One of my “Mom” memories was her routine insistence on playing some form of the Pennsylvania lottery every day. Just writing the words “Pennsylvania lottery” – I can hear the little jingle that used those words as the tag line. I thought the lottery was ludicrous and poked fun at her for playing it, but she was only thinking, “What if I’m one of those people who lock in, and I can provide for my kids in ways beyond my wildest dreams?”
Well, the worm turns, and I find myself playing Powerball once a week. Every Friday after work, usually after my long walk back to Queens, I’ll hit a corner bodega and pick up one ticket. Doesn’t make sense to buy 10. Or pick numbers that bear some personal significance (as Mom did). The odds against winning are so astronomically high that it makes more sense to me to be purely random. But people do win: normal people. When you read their life stories in brief newspaper articles, people just like anyone, working hard, barely getting by, not going to go crazy with the money, get the kids through college in style, maybe buy a new house and car, then take it from there.
It doesn’t make sense to go berserk and start acting like a celebrity. For one thing, if you’re working or middle class, you’ll be inserting yourself into a socio-economic class that bears little to no resemblance to your world. You won’t like these folks, and they’ll look down on you. Think about that should you decide to take your winnings and buy a mansion in one of the pricier zip codes in the country. Whether it’s old money or people who are insane about making money, all of them will consider you a buffoon who stumbled into tens or hundreds of millions of dollars. Their lives are predicated on a profound love of money, which controls every aspect of their lives: yours is never having all that much and getting lucky once. Your wealth is almost an after-thought: their wealth is the reason to live.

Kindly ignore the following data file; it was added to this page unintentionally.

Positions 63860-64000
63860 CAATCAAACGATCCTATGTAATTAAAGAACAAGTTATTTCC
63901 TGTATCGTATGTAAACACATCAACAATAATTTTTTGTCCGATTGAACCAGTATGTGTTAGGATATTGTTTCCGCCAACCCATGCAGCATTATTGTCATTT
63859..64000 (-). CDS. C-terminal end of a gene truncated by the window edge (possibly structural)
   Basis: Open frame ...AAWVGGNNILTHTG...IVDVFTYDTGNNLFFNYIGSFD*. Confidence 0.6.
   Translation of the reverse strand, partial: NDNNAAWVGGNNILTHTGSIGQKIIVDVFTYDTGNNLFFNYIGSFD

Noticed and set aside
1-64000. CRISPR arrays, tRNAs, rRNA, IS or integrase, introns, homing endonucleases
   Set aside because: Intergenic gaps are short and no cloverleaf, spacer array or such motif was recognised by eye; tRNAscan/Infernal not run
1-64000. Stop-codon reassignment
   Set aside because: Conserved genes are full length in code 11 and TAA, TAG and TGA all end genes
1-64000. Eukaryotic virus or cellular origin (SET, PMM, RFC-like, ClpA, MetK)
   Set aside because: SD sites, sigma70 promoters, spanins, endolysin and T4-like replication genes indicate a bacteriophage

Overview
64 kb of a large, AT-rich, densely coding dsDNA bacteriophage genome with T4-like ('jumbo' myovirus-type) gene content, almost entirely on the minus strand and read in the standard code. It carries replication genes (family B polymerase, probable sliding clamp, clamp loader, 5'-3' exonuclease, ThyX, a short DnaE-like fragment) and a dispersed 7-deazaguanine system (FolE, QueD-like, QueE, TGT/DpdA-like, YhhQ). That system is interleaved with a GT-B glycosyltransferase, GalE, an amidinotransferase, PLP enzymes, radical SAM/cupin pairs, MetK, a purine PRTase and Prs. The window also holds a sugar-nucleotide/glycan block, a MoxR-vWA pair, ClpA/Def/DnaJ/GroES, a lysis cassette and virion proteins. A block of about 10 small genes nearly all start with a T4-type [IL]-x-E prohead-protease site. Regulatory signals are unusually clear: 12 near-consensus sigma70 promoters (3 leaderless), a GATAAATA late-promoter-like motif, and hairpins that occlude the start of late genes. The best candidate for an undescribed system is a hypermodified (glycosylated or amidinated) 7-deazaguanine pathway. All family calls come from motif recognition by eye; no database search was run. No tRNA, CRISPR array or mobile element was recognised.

All I’ve just written in encapsulated in the 60’s TV series, The Beverly Hillbillies.
Why do I play? Simply for the infinitesimal possibility of escaping this lousy system we have in place. That’s probably why I made fun of Mom all those years ago: I was much younger and didn’t quite grasp how foul our socio-economic system is. Not quite a caste system, but pretty damn near. And there’s nothing wrong with going about your life, whatever your station may be, and riding it out. But I’m looking down the road, even with very healthy savings, and realizing that large sum of money, which I couldn’t have imagined myself having when I was 25, would last me maybe five years the way I’m living now, let’s say 10 years if I really clamped down on expenses. It’s frightening to ponder … thus the concept of stumbling into tens of millions of dollars just for having a slip of paper in my pocket that I bought for $2.00 at the corner bodega doesn’t seem like such a bad concept. Highly unlikely … but people win all the time.
I’ve heard people expound on the good they could do with that kind of money: the charitable organizations, the socially-responsible business opportunities, etc. Nice, but I don’t dwell on those concepts at all. I dwell on ensuring that immediate family members and myself could live well for the rest of our days. And I could throw a few hundred grand towards friends who deserve and could use that sort of financial boost. I’m not playing Powerball for the benefit of the world: I’m playing for the potential benefit of my world. Not in a greedy way either. In a way that would allow me a better residence, the ability to, say, have a real apartment in New York City instead of living here by the seat of my pants, the ability to travel and rent nice locations for weeks or months in other countries … all sorts of things that people with a lot of money most likely take for granted, or think is perfectly normal. I’d imagine we all think we’re “normal” based on whatever socio-economic world we dwell in, and there are plenty of people around us to justify that belief. It would be nice to live in a world with that sort of freedom rich folks have, without doing some of the heinous, soul-destroying, time-consuming people do to obtain that much money. Or to live on the assumption of continuous, assured wealth the way people living off old money do.